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Shining TIdes

The Shining Tides

By Win Brooks

Pocket Books

Win Brooks expands the reaches of striped bass fishing into pulp fiction with his 1952 novel The Shining Tides. With a setting like Cape Cod, Massachusetts, and characters like Father O’Meara and Stormy Force, the reader journeys to a time that attempts a faux-Ernest Hemingway/faux-Ian Fleming tenor. Each of the multiple story lines is salted by the sea and the spray of tension that follows the common thread of surf fishing.

In addition to the authentic interactions between fishermen — discussions of tides, times, baits and tales — the most gripping aspect of the novel is the characterization of Roccus, a 25-year-old striped bass. “Her life was a life of great tides and currents, but this life of the moon’s tide was small; the moon was in a quarter stage, and the rips were slow to make.”

If you revel in cataloging the paper trail left by the lore of striper fishing, this book should be on your reading list.

River Never Sleeps

A River Never Sleeps

By Roderick L. Haig-Brown

Lyons & Burford Publishers

Archiving a trans-Atlantic fishing life, Haig-Brown’s A River Never Sleeps sends the reader across adventures from the salmon rivers of British Columbia to the chalk streams of southern England. A lesser writer would make the effort to interweave these seemingly singular locales appear strained, yet Haig-Brown mends the floats between those of his childhood in England and his adult casting in Canada as if each were only a watershed away.

Formatted over 12 sections, one for each month of the year, the book is saturated with the possibilities a river holds at all moments. Hunting, trapping and, of course, fishing meander with the lives of mentors, friends, strangers and the broader non-human community of all the rivers that a lifetime of deliberate seeking can build. For those who believe that “perhaps fishing is … only an excuse to be near rivers,” Haig-Brown’s words will resonate like the first headshakes of a trout still too deep for you to see the flash.

Fishing Through the Apocalypse

Fishing Through the Apocalypse

By Matthew L. Miller

Lyons Press

Unlike the proselytizing doom-sayers of old, Matthew Miller reminds us time and time again that the North American continent has already been through apocalypse. That the deterioration of ecosystems is not a novel event. Yet the frequency of these catastrophes does not dilute Miller’s urgency on the present crises of a warming climate and invasive species colonizing waterways. He applauds the efforts of legislation such as The Clean Water Act and conversation groups such as Trout Unlimited, which have brought waters back from the brink of collapse. He stresses that these next few decades demand a collective effort if our streams, rivers and lakes are to endure.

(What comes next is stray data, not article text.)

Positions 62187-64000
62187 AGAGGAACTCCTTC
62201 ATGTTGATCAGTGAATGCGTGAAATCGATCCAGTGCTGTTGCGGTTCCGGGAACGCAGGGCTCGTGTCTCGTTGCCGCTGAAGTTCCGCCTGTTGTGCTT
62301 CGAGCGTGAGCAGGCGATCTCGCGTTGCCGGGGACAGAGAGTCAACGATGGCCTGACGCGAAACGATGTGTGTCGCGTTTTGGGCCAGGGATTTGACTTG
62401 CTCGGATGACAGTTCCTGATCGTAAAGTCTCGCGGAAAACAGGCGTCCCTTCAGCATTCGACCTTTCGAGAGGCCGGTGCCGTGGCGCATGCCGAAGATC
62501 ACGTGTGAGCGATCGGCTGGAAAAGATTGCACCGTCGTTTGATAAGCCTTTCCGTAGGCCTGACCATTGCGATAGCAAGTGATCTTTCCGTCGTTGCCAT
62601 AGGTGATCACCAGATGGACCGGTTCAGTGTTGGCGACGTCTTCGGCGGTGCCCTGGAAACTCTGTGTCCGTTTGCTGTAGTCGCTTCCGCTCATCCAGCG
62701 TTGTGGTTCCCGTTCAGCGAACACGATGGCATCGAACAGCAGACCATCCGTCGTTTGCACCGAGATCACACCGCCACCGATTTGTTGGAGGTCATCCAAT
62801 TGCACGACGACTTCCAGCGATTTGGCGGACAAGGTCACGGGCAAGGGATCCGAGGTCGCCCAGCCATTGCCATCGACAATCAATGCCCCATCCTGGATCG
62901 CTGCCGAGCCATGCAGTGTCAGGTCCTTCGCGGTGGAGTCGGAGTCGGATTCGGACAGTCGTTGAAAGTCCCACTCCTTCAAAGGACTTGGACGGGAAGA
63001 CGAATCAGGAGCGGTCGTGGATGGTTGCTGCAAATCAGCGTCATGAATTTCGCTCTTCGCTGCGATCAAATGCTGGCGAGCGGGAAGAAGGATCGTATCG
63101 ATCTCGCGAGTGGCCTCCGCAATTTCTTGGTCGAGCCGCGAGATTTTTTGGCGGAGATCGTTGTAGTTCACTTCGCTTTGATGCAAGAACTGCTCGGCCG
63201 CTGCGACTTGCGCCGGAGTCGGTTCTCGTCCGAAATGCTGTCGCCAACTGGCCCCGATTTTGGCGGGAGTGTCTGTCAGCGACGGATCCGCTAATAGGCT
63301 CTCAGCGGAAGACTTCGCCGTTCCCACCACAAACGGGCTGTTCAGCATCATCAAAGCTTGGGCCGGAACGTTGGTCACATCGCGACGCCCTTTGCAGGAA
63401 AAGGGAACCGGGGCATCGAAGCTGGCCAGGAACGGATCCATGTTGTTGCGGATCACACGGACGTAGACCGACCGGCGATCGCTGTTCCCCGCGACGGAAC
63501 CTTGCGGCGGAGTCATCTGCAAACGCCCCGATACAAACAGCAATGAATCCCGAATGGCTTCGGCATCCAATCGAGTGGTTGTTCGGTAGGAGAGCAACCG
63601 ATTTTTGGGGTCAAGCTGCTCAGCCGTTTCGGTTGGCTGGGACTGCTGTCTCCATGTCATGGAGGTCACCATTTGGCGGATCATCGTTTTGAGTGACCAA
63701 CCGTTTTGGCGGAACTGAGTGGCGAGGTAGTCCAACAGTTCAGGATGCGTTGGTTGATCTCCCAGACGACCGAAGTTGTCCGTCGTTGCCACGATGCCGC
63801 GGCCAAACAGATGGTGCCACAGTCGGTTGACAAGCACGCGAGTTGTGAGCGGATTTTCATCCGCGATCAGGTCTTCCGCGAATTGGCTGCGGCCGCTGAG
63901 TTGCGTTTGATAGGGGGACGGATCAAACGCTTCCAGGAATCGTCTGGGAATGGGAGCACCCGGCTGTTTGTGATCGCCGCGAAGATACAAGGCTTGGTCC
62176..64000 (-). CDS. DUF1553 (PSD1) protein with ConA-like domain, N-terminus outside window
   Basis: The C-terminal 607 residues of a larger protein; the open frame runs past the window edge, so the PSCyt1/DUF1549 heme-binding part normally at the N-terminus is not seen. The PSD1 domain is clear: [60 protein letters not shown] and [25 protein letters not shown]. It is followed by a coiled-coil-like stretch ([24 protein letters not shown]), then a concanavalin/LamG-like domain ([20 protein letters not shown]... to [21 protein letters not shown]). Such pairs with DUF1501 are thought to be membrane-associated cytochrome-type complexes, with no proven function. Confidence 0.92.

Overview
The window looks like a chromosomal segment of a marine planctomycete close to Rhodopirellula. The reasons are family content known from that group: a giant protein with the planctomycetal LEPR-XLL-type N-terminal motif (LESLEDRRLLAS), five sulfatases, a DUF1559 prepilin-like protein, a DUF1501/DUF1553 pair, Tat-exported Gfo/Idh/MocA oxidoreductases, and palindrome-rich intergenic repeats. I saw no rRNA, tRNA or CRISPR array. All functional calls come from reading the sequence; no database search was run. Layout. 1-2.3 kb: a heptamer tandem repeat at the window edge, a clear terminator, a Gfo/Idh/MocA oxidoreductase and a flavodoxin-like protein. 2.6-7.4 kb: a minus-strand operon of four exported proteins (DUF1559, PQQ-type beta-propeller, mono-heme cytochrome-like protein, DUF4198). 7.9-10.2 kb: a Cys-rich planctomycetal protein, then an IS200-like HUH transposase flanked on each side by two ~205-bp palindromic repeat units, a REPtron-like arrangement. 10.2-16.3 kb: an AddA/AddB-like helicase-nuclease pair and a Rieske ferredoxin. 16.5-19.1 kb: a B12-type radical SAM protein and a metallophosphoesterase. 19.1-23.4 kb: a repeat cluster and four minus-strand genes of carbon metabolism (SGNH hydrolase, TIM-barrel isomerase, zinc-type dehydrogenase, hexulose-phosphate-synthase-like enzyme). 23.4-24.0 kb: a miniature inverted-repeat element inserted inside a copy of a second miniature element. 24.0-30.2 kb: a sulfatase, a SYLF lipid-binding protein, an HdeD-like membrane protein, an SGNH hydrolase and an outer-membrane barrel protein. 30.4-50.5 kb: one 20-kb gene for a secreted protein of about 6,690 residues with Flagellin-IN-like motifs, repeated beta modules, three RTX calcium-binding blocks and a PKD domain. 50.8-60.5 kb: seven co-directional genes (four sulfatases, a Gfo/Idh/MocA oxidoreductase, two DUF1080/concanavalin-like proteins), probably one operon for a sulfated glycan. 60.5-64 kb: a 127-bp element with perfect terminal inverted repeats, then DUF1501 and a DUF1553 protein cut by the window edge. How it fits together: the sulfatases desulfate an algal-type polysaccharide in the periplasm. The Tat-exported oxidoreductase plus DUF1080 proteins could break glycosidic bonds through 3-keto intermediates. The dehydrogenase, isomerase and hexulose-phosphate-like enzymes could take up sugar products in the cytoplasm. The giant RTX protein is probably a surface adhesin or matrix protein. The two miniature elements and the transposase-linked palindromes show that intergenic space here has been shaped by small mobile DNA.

The cross-country narratives that thread their way through the explication of these environmental threats give even the most seasoned reader of freshwater fishing new adventures. Fly-fishing for brook trout next to an Iowa cornfield, and reeling in African and South American cichlid in Idaho hot springs punctuate this informative text. Fishing Through the Apocalypse will make you want to explore your own stretch of wild and keep it wild for as long as you can.

Native Species

Native Species

By Todd Davis

Michigan State University Press

“Geomorphology,” the opening poem in Todd Davis’ Native Species, paints a vivid portrait of the human and natural worlds colliding to produce an intertwined reality. It’s apocalyptic without the doom, chaotic without the frenzy, an ode to the power of nature to rearrange our lives in confusing, beautiful ways. The poem is the perfect prelude to Davis’ 89-poem collection, which traverses chestnut groves and icy rivers, puddles holding speckled trout and reservoirs that have drowned valleys.

Davis is wildly observant, and the gentle rhythm of his words places the reader in familiar landscapes made new. The poems in Native Species span seasons, but themes of death and new life make it particularly compelling to read in winter, that time of quiet, contemplative darkness. — Krista Karlson



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